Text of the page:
Organized by Thomas Ryttov and Robert Shrock
The evolution of an asymptotically free gauge theory from large Euclidean momentum in the ultraviolet (UV) to small momentum scales in the infrared (IR) is of fundamental field-theoretic importance. The evolution of the gauge coupling is described by the renormalization-group beta function. There is particular interest in the properties of the theory at an IR zero of this beta function, where the theory is scale-invariant and inferred to be conformally invariant. Consider a vectorial gauge theory with a gauge group G and a set of Nf massless fermions transforming according to a representation R of G. There is a range of Nf such that the theory flows from the UV to a deconfined chirally symmetric conformal non-Abelian Coulomb phase (NACP) associated with an IR zero of the beta function, which is an IR fixed point (IRFP) of the renormalization group. In contrast, for small Nf , the theory exhibits confinement with spontaneous chiral symmetry breaking in the IR. Although a number of exact results have been established for supersymmetric gauge theories, many questions are still unanswered and are under current investigation for non-supersymmetric gauge theories; for example, (i) what is the minimum value of Nf (in a theory with a given G and R) for which the theory evolves to the NACP in the infrared? (ii) what are the scaling dimensions of various physical operators at the IRFP?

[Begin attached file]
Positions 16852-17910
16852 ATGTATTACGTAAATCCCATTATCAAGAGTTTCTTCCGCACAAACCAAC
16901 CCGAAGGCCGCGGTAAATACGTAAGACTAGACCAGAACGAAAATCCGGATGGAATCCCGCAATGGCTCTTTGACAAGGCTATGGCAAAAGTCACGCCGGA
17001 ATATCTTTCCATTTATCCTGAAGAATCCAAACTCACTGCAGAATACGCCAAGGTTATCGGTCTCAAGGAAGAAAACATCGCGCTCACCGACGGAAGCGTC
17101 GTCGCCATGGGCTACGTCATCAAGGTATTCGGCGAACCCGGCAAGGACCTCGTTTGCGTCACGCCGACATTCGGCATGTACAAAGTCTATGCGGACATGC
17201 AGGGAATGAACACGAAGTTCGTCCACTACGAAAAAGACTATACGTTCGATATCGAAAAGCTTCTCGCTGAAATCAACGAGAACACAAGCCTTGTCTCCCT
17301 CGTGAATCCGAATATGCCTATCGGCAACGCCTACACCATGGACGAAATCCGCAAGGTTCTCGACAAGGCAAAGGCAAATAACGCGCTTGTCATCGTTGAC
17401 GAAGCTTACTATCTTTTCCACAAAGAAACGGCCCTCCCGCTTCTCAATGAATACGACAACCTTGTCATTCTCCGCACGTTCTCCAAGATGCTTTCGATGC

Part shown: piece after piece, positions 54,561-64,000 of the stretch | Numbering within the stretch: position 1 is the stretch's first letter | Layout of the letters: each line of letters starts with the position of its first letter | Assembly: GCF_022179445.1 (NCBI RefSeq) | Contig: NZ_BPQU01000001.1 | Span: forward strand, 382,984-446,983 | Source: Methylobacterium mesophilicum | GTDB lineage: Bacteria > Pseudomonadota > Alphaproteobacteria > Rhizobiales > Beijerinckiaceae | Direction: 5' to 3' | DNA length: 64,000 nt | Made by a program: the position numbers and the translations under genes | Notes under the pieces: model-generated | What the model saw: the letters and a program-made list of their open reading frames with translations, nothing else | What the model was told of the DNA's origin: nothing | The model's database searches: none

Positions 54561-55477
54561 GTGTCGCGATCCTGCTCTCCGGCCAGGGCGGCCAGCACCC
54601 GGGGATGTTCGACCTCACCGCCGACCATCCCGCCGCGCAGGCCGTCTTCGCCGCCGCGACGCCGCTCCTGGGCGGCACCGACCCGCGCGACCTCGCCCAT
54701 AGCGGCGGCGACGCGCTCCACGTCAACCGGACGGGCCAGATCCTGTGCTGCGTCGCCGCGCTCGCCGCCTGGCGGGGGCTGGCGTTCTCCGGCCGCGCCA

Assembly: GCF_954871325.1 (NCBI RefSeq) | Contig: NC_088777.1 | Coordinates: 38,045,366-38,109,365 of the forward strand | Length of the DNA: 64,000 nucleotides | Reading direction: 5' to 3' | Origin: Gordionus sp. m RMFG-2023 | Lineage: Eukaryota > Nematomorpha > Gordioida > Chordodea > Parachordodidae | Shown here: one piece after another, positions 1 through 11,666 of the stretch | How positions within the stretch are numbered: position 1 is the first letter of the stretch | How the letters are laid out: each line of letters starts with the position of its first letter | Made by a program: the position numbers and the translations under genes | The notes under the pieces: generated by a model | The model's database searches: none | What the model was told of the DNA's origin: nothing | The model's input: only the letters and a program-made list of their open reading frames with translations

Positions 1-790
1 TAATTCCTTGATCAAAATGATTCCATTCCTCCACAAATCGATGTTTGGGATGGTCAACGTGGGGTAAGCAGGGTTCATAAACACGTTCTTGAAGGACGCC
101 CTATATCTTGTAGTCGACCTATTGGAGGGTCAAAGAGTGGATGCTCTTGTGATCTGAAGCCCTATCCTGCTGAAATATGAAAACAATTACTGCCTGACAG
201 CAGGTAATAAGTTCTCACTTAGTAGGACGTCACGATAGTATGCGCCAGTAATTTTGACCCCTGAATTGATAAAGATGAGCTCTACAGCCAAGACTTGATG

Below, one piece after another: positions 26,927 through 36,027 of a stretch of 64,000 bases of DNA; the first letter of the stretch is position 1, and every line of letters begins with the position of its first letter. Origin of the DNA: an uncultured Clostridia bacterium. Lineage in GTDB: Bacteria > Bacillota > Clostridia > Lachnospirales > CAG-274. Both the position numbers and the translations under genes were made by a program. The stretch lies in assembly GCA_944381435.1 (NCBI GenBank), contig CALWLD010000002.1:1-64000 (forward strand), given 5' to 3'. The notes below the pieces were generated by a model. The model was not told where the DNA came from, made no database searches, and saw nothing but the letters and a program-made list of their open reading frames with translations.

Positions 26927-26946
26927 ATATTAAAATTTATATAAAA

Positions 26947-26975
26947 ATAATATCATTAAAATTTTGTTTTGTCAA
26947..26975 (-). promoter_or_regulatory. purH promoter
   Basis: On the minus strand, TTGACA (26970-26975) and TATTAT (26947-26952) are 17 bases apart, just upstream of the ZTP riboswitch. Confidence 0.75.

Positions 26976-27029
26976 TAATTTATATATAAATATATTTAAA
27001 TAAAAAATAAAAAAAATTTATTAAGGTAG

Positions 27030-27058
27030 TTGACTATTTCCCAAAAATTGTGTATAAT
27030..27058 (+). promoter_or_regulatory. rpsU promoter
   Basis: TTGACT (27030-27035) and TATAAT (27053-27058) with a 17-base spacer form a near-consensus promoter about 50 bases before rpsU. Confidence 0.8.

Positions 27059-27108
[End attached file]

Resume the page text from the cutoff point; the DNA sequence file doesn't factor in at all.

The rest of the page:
In the past few years there has been an intensive program of research to understand the properties of this evolution and the resultant conformal field theory better. This program has involved both continuum approaches (e.g., series expansions and conformal bootstrap methods) and lattice gauge theory simulations. It is also of interest to investigate theories which exhibit a slowly running coupling associated with an approximate IRFP and hence quasi-conformal behavior. The purpose of this conference is to bring together experts working on all of these approaches to conformal and quasi-conformal field theories, so that they may present their new results, learn about the work of other groups, exchange ideas, and hopefully generate new results.
Workshop Application Deadline: November 8, 2017 (or when event is at maximum capacity). Applicants will be contacted soon after this date.Apply to a Workshop Now